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After-Market Gun Mods Pose Threat to Payments

Post Categories: Prohibited Content


Following the Las Vegas tragedy, future gun regulations may pose compliance issues for acquiring banks and other payment service providers. United States federal firearm regulations place no limit on the number of guns or accessories one may purchase. However, some laws are subject to change in wake of the recent shooting, which left 58 killed and nearly 500 injured.


Gun modifications and regulations

Las Vegas gunman, Stephen Paddock, accumulated over 33 firearms in one year. This is a remarkably high number considering the average gun-owning household was bearing eight in 2013 (BATFE, 2013). Among the weapons and ammunition found, authorities discovered over a dozen “bump stocks” in Paddocks hotel room. Once again, this after-market gun modification has gained national attention.


Bump stocks utilize a rifle’s recoil to bounce its stock back and forth off the shooter’s shoulder. Suddenly, a semi-automatic rifle fires in a way of a fully automatic. This modification allowed Paddock to rapidly fire rounds of ammunition at thousands of defenseless concertgoers.


Last Wednesday two high-profile congressmen announced the preparation of a bipartisan bill to outlaw bump stocks completely. 218 votes are required for the bill’s passage, which has already attracted support from both Republicans and Democrats.


These after-market gun modifications are legal to sell online. However, laws are likely to change after the National Rifle Association (NRA) recently broke silence in a public announcement:


The National Rifle Association is calling on the Bureau of Alcohol, Tobacco, Firearms and Explosives (BATFE) to immediately review whether these devices comply with federal law. The NRA believes that devices designed to allow semi-automatic rifles to function like fully-automatic rifles should be subject to additional regulations,” a statement that could potentially change gun e-commerce laws indefinitely.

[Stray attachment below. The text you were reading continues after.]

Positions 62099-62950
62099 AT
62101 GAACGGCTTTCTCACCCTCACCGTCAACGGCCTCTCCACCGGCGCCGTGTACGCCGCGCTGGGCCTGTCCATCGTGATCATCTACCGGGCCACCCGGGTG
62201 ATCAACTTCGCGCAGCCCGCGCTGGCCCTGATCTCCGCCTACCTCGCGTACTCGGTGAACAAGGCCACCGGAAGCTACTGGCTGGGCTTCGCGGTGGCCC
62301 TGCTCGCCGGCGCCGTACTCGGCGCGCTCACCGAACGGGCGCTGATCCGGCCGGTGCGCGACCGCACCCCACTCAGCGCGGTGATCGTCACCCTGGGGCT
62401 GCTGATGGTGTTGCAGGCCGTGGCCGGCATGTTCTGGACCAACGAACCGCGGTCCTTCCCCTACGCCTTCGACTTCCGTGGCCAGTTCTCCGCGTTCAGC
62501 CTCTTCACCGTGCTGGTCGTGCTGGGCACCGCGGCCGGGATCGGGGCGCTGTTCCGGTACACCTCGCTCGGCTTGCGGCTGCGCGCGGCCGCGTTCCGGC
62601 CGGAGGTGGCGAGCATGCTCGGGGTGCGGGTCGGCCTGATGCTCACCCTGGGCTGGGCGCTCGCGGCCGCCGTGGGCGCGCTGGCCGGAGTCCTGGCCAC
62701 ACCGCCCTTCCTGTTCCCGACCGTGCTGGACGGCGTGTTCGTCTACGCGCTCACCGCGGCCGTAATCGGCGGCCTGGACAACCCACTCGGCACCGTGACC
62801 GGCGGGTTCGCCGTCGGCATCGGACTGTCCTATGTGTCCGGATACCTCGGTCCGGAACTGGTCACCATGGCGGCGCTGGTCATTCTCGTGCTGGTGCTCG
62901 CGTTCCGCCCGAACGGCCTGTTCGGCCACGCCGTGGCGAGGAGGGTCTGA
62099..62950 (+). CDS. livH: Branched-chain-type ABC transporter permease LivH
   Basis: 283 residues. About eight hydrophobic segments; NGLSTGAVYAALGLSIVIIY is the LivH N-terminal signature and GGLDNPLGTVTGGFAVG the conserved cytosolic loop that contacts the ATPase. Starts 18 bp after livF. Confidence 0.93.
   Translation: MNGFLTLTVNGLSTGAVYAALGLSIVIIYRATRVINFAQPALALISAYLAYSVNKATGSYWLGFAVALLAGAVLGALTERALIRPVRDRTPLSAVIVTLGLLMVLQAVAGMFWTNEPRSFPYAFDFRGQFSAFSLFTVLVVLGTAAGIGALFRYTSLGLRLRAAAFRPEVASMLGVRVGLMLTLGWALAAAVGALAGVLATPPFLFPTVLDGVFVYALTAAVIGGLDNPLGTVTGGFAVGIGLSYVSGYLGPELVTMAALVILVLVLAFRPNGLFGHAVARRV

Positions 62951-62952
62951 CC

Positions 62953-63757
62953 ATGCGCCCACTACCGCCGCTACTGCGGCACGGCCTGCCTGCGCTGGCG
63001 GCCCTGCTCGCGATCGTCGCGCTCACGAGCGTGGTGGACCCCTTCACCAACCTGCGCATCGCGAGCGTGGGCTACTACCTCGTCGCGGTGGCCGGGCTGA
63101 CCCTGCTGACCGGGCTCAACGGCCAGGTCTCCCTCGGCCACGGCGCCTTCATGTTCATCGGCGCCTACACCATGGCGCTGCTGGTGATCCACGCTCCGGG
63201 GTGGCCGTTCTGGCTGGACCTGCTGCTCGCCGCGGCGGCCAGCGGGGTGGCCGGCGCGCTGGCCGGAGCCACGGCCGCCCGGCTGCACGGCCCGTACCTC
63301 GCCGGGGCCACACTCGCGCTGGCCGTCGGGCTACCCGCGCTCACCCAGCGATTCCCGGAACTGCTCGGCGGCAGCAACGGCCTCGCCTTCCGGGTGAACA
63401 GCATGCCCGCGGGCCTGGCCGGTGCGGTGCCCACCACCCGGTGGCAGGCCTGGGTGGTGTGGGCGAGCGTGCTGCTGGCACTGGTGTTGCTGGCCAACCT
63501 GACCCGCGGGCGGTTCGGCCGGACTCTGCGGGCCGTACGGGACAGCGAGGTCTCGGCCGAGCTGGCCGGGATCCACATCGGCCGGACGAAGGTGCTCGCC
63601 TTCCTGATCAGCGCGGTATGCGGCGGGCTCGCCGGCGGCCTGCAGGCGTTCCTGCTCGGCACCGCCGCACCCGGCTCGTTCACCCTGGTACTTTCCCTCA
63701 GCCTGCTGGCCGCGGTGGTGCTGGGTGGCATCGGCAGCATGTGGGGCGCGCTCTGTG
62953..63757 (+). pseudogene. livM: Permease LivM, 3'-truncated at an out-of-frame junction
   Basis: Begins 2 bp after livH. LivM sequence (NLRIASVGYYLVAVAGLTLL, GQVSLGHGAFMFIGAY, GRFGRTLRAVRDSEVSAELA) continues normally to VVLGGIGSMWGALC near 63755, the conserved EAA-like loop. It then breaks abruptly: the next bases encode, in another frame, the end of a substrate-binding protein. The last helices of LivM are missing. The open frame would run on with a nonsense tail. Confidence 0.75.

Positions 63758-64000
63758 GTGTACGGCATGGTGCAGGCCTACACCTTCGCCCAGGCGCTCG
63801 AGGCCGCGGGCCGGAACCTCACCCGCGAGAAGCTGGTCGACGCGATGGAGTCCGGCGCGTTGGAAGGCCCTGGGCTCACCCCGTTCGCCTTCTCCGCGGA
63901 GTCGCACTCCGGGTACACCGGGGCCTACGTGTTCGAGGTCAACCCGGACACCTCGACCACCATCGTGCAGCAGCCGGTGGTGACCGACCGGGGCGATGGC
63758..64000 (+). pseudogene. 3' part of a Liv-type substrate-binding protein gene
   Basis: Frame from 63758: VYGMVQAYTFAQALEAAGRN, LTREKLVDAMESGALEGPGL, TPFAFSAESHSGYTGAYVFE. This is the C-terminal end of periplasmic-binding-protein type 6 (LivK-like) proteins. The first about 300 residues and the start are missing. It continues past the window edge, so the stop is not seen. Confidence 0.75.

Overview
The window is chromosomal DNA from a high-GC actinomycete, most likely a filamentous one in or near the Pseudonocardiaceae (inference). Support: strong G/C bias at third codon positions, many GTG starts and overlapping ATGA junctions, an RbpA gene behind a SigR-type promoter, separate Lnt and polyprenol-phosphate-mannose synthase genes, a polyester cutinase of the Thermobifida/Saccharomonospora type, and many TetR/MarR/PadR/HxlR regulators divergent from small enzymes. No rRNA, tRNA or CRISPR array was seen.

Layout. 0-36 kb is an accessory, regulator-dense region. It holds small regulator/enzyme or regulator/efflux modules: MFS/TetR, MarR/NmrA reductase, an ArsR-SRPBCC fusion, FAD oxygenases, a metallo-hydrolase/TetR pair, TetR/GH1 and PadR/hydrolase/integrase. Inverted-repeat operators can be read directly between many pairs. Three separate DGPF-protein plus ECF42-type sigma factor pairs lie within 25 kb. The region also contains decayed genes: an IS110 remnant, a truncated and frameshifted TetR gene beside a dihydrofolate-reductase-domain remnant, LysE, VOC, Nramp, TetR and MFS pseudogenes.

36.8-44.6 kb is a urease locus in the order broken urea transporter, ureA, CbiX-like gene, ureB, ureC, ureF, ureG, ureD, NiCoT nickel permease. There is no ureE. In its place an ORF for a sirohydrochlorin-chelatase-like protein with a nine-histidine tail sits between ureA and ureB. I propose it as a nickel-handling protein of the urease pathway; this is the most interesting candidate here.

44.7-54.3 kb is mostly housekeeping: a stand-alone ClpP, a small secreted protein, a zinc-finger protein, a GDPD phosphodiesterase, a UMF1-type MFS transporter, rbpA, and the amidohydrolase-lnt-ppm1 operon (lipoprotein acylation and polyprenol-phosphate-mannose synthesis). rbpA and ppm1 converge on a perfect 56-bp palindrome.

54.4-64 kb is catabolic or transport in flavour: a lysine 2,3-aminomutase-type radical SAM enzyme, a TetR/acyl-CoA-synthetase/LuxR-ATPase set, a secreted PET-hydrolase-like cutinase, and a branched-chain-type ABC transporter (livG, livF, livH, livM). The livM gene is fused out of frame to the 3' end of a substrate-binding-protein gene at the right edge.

Gun manufacturers

In recent years, gun manufacturers and distributors have turned to e-commerce to increase sales. Sites like, established in 1999, offer an efficient platform to conveniently buy and sell firearms, accessories and ammunition. This is an example of the types of websites that acquirers and other payment players must pay careful attention to.


Within the last week, many shops that sold bump stocks appear to be out of stock or have taken down the product pages completely. Some manufactures have temporarily disabled orders or have delayed their shipping and distribution time significantly.



Production vs. importation vs. exportation

Gun manufacturing in the United States has seen a substantial increase over the past decade. In 2015 just over 9.3 million firearms were manufactured. Of that number 3.5 million were rifles alone. 5 million total firearms were imported in 2016 mostly from Austria, Brazil and Croatia. U.S. firearm exportation only reach 343 thousand in 2015. A wide margin if you compare the amount exported to the total manufactured and imported that same year.



Threat to acquiring banks and payment providers

New gun laws may pose potential risks to acquirers doing business with said merchants. Payment players must pay close attention to ensure their portfolios remain complaint. In response, G2 will be re-reporting merchants that are selling weapons, bump stocks or other gun accessories that could cause risk for acquirers.


To help ensure acquirers, ISOs and payment service providers remain complaint with any sudden regulatory changes, G2 offers Persistent Merchant Monitoring and Marketplace Monitoring. These solutions identify merchant website content compliance issues and persistently monitor clients’ portfolios for ongoing risk.


Learn how G2 can help you comply with changing regulations, contact us today.



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